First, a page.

Category Archives: In The News

Yes, Condoms Deserve A Holiday Too!

Forget the Valentine’s Day candies and roses. What better way to gear up for Vday romance than celebrating International Condom Day! (#ICD2015 to you, Twitter.)

This year the AHF is changing the way we think about condoms.

This year the AHF is changing the way we think about condoms.

February 13th marks this holiday of awareness as a time to educate and celebrate safer sex. World, be prepared for thousands of free condom dispensaries and numerous safer sex events across 31 countries. In the US, the AHF (AIDS Health Organization) has organized 37 events in 12 states including some “hot zones” like the District of Colombia, which has the highest national rate of HIV in the country; and Mississippi and Texas, two states which have some of the strictest laws against public sex education and (by no coincidence) the highest national average of teen pregnancies.

Indeed, there is plenty to celebrate when it comes to condoms.

The first being that condoms are the most effective method available today that protects against both STIs and accidental pregnancy. Can’t beat that.

Each year, the AHF curates this holiday around a theme. This year’s theme is “Coolness”; that is, “Condoms Are Cool”. Now, before you roll your eyes and think, “Not another lame, out-of-touch attempt to get youth to use condoms,” I challenge you to check out the AHF corresponding video series. They launched a trio of videos related to young people buying condoms at a local corner shop or “bodega”.

Here is the first of the AHF’s “Bodega Nights” video series. Trust me, you have never seen a condom commercial like this one. Unlike traditional public service announcements (PSAs) that are overtly serious and fear-based, this one actually combines condoms with confidence, fun and sexiness.

The coolness doesn’t stop there. In addition to their “Bodega Nights” video series, the AHF also released a catchy party song. It is a condom-related parody of one of today’s global hits, Pharrell Williams’s “Happy”. The hope is to renew attention of the importance of safer sex in a way that will never go out of style.

Because I wrap it
Put it on and get in on, if that’s what you want to do.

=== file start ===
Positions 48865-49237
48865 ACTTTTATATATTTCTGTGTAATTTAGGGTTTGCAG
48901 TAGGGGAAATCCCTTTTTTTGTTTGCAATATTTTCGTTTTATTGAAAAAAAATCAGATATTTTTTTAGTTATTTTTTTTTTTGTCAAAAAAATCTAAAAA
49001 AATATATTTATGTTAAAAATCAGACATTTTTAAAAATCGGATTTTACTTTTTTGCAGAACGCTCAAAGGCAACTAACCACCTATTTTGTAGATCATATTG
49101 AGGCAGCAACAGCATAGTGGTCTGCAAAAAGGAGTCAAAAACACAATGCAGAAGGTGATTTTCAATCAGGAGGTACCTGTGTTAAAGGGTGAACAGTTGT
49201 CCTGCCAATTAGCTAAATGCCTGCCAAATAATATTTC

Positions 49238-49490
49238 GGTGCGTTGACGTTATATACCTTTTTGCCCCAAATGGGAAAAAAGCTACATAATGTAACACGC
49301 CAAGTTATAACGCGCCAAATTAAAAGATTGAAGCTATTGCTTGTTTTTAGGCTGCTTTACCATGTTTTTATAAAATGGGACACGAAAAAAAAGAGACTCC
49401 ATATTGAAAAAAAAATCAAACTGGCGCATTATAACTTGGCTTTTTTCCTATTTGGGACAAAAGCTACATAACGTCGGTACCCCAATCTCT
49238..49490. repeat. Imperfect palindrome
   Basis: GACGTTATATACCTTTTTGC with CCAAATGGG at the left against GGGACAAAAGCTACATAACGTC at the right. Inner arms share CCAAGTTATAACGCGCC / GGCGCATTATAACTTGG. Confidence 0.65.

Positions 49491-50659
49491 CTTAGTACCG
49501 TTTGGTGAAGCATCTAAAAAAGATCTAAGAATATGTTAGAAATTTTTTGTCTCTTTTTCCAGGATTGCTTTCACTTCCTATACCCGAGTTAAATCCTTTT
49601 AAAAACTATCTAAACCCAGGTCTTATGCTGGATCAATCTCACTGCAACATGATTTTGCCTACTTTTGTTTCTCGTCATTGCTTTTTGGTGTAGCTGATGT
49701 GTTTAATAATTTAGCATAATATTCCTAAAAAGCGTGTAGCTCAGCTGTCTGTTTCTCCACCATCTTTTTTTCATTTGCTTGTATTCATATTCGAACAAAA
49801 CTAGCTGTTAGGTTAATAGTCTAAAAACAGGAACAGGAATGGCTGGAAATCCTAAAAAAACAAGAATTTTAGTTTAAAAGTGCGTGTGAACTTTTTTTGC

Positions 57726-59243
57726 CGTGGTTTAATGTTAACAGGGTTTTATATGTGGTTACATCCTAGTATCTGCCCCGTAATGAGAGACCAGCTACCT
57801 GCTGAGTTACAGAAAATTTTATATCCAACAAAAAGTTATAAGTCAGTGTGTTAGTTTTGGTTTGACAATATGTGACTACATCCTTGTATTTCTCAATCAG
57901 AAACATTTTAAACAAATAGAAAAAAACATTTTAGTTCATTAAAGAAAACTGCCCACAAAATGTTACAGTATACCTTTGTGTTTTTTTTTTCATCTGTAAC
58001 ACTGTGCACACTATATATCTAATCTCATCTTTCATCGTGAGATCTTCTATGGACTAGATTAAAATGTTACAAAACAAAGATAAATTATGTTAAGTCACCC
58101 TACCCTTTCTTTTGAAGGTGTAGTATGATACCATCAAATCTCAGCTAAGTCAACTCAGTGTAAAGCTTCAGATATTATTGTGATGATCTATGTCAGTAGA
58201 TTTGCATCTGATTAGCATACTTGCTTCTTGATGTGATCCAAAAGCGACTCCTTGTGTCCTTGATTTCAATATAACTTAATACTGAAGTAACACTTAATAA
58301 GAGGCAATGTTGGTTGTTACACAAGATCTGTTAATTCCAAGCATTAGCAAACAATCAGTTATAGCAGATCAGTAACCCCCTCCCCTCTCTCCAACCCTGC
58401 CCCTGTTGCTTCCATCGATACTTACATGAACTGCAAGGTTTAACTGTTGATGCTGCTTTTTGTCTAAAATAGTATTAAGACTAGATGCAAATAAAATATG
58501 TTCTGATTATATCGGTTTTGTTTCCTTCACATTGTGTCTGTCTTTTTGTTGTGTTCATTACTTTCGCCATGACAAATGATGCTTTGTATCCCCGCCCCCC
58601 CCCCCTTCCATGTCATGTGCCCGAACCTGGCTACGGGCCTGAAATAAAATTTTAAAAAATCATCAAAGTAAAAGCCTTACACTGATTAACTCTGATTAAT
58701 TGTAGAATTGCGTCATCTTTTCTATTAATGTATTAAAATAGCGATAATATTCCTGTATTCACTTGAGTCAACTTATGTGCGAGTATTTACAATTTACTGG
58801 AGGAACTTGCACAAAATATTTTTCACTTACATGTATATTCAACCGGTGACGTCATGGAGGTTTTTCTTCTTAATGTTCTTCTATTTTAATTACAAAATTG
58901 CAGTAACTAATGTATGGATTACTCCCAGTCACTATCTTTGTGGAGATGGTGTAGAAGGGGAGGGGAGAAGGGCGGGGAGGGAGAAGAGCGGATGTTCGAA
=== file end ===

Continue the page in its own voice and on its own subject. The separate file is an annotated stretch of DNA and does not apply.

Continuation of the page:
Because I wrap it,
Cause you know that you are hot, and these condoms sure are cool.
Because I wrap it
Wrap it, put your hands up, and let yourself be free,
Because I wrap it
Just love your self enough to know that protection is the key.
– “Because I Wrap It” by Danny Fernandez

You can listen to the song and download the lyrics for your Karaoke pleasures here.

View more domestic and international Condom Day events here.

#TwitterWTF? Let’s change their condom stance

Social businesses who exists to normalize and improve public knowledge of safer sex are not allowed to extend their messages on Twitter.

Twitter’s ad policy is under pressure to change their convoluted and conservative stance against condom (and other contraception) promotion.

This week, Melissa White, founder and CEO of Lucky Bloke, sent a letter to Twitter owner Dick Costolo, urging him to take condoms off their blacklist. She also launched a petition for the public to get on board in ending this faulty policy.

This is the tweet that got Lucky Bloke kicked off the @TwitterAds program because it was deemed too sexually explicit. tweet-censored1

This hardly seems too sexual for daytime viewers! Twitter would not respond to White’s requests for more information. That was it. Her safer sex promotion went on complete lock down.

Unfortunately, we live in a time in which the clutches of puritanical fears continue to muffle public discourse around safer sex. Why haven’t we shaken this off by now?

#Tweet4Condoms because sexual care is health care and global health!

We know that access to condoms does not entice young people to start fucking in locker rooms. The AAP (American Academy of Pediatrics- a very official authority on health) released a position statement last October arguing that condoms should be made available in public schools and other community venues. With the backing of numerous studies, they firmly state that access to condoms does not cause sex. To be clear, it increasing the chances of young adults practicing safer sex. In fact, as Amanda Marcotte reports, nearly half of the studies cited by the AAP show that kids who have access to condoms and condom education have sex later than kids who do not have access.

So what does this have to do with Twitter? Their block on condom advertising and messaging stems from this cultural shame we’ve constructed around sex. Consequently, instead of being a platform to discuss and support safer sex messaging, Twitter reinforces stigma of condoms usage.

[UPDATE: More sexual health businesses and organization have spoken out about their struggle with Twitter’s policy, including The STD Project and Bedsider]